First apologies to my October folks. We’ll be back to normal Tuesday.
I know you’ll be SHOCKED to hear that I’m feeling a tad emotional this evening.
Until very recently, I’ve been borderline insane in my optimism where the Timbers are concerned. It’s been said that despite talent or depth or conditioning, any team can take any game on any day. It’s all a crap shoot.
But this year has left me wondering if there was some sort of cosmic grudge being held against our boys. So many last minute losses, so many things have gone wrong, so much damage has been done.
I’ll admit I’ve shed more than a few tears over this season.
And I shed a few more tonight.
I didn’t know what to expect and, to be perfectly, painfully honest, I didn’t expect much. I love these boys, I love this club, but there is a limit to how much I can hurt before becoming numb.
Missing the last home Seattle match was fifty times more painful than I thought it would be and not being able to celebrate a Cup win immediately after was another blow.
Joining a traveling contingent of 1,500 to the Seattle away match only to find that our GM/manager had stopped taking the competition seriously absolutely brought me to my knees. I’ve become increasingly restless and angry since Spenny was removed from his post. And Gavin’s quotes over the last few days (rather, last few months) have put me on edge.
I knew, for the sake of my own mental well-being, that I needed to be among people who understood all that this game meant. The last shreds of hope for a completely blown season hung on this one match.
I went to Bazi, a lovely Belgian beer bar in southeast Portland, a bar where I often watch games, but also where I’ve never seen a winning result for my Timbers. I was lucky to be able to gather a fantastic group of folks who don’t mind that I’m a wreck during games. Actually, they probably didn’t even notice.
The line-up was announced and, while my Boyd-in-the-eighteen prediction was proven wrong, it didn’t look bad.
And it wasn’t bad. It was scrappy. It was not pretty. At best, it was mediocre football played for the first half hour.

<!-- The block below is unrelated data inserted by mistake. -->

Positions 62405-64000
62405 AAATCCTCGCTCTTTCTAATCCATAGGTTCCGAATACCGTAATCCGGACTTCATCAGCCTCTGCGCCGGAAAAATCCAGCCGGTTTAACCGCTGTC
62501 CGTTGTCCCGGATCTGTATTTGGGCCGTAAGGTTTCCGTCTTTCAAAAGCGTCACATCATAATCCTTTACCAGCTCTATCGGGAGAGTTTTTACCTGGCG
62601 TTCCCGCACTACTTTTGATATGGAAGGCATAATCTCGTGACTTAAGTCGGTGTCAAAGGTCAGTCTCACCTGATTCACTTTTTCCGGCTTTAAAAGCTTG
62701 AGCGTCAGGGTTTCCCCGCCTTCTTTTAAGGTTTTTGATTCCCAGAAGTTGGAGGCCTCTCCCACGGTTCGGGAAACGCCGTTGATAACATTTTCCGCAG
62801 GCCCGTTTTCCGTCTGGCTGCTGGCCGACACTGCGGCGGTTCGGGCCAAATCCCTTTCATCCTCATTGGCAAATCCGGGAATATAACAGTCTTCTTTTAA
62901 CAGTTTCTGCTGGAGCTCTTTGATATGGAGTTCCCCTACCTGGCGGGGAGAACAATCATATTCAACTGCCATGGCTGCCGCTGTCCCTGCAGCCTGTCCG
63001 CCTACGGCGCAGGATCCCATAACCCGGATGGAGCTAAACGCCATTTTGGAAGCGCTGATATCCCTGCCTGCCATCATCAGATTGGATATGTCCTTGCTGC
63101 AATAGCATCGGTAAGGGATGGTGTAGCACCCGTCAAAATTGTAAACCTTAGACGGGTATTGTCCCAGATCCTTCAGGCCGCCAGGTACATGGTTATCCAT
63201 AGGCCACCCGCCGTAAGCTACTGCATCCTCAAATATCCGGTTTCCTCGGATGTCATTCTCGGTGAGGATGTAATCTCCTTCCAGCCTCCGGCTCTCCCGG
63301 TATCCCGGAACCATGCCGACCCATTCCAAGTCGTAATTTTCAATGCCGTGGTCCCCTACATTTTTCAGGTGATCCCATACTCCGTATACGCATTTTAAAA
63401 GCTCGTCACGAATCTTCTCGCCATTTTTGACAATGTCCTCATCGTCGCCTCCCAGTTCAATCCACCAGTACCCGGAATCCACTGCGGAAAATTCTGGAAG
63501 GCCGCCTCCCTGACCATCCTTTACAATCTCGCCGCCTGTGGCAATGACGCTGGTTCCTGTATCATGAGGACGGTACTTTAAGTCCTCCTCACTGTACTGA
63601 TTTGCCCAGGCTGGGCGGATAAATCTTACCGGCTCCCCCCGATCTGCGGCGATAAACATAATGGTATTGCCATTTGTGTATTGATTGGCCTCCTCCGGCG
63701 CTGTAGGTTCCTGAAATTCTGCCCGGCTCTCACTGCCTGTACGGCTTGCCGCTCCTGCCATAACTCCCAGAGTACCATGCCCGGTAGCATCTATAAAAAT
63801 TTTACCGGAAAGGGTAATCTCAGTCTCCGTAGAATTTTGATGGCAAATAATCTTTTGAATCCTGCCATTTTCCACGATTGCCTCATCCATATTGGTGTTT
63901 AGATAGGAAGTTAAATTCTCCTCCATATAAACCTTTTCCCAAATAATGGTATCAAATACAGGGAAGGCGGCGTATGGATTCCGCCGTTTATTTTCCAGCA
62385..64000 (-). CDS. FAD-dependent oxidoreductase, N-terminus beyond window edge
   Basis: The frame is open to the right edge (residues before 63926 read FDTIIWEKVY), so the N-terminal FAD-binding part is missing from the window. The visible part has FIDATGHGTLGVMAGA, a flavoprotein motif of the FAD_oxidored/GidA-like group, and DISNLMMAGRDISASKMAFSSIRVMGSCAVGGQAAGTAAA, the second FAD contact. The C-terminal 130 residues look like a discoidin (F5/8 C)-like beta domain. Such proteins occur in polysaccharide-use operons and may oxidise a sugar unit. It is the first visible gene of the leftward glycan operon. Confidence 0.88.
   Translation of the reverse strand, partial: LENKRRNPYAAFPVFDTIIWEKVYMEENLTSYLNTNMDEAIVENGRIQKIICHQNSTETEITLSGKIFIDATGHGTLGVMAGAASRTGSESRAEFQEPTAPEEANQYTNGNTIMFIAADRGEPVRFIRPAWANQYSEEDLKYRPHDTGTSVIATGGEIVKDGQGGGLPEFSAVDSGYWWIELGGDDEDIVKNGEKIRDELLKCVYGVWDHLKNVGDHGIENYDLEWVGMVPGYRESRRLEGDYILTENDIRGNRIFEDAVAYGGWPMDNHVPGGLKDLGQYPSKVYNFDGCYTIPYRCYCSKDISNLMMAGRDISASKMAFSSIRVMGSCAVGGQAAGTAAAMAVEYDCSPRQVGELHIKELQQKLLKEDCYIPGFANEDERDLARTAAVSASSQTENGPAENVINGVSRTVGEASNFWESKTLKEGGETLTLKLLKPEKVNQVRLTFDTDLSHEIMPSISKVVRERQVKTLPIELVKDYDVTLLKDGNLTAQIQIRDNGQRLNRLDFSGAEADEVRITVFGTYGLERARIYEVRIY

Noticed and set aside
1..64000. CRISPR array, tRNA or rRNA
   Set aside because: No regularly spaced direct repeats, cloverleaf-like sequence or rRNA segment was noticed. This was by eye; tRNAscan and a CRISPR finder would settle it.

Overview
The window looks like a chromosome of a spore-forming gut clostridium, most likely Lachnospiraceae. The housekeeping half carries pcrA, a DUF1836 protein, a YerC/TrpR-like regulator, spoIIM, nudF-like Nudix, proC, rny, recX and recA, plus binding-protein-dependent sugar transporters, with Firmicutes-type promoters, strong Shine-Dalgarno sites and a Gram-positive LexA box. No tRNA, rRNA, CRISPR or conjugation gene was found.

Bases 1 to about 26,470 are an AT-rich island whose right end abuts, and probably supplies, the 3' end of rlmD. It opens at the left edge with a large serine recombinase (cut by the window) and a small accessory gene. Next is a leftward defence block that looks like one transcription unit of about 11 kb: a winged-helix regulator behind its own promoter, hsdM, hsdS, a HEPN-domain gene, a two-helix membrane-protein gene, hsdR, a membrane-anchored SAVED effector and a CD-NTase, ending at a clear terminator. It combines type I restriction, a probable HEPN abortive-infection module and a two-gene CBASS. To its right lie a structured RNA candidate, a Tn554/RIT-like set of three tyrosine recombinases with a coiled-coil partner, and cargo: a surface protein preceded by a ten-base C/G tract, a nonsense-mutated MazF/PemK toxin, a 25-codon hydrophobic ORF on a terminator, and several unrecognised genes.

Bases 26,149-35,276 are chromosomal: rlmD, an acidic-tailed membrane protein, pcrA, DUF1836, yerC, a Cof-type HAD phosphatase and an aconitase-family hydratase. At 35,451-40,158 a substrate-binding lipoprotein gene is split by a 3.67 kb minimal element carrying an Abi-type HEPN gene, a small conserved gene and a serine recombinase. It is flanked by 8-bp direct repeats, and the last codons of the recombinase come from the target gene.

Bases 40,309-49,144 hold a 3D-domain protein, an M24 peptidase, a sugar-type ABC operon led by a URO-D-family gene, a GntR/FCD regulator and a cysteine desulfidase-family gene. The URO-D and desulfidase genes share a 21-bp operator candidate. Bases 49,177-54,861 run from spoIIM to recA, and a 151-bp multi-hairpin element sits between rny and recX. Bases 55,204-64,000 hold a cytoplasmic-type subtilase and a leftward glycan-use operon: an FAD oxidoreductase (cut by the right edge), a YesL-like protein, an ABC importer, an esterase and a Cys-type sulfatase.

And then Jack. Jack whom we shouted down at the CalFC match. Jack who many of us have repeatedly called on to give up the armband. Poetically, if it wasn’t going to be Boyd, it had to be Jack.
And then we just waited as the minutes ticked away. The longest hour of our lives. Six minutes of stoppage.
And then it was over.
Kings of Cascadia.
And my first thought was to go to the stadium.
It was my first thought when Spenny was sent packing, my first thought when Perkins was traded: a moment outside the stadium, to touch the outside of the cathedral, to pay homage to those who came before, and then a trip across the street to the Bitter End.
This will potentially be the last Cascadia Cup we celebrate at the Bitter End. Bittersweet, but sweet nonetheless.
And, thankfully, I was surrounded by folks who are every bit as sentimental and ridiculous as I am and we all piled into cars and went: long-term fans, bloggers, a capo, one of the founders of the Timbers Army and me.
I’m forever amazed at the series of events that has brought me to this place, to stand among these folks, in the shadow of what has often been described as our fortress, our cathedral.
Somewhere to the north of us, our boys and our Timbers Army brothers and sisters celebrate with the Cascadia Cup. And sometime in the next few days, the Cup will make its way home to Portland.
Nothing has really changed. This has still been an absolute mess of a season. We still have a GM that we desperately need to replace. We still have just one more game to play before the long, dark offseason commences.
But I saw heart out there on that field. I saw heart and passion and desire and all the things we’ve been hoping to see all season. The difference tonight is that we saw that heart and passion and desire from every player that laced up his boots to play.
Thank you, Timbers. Thank you all. You’ve done us proud, you Kings of Cascadia.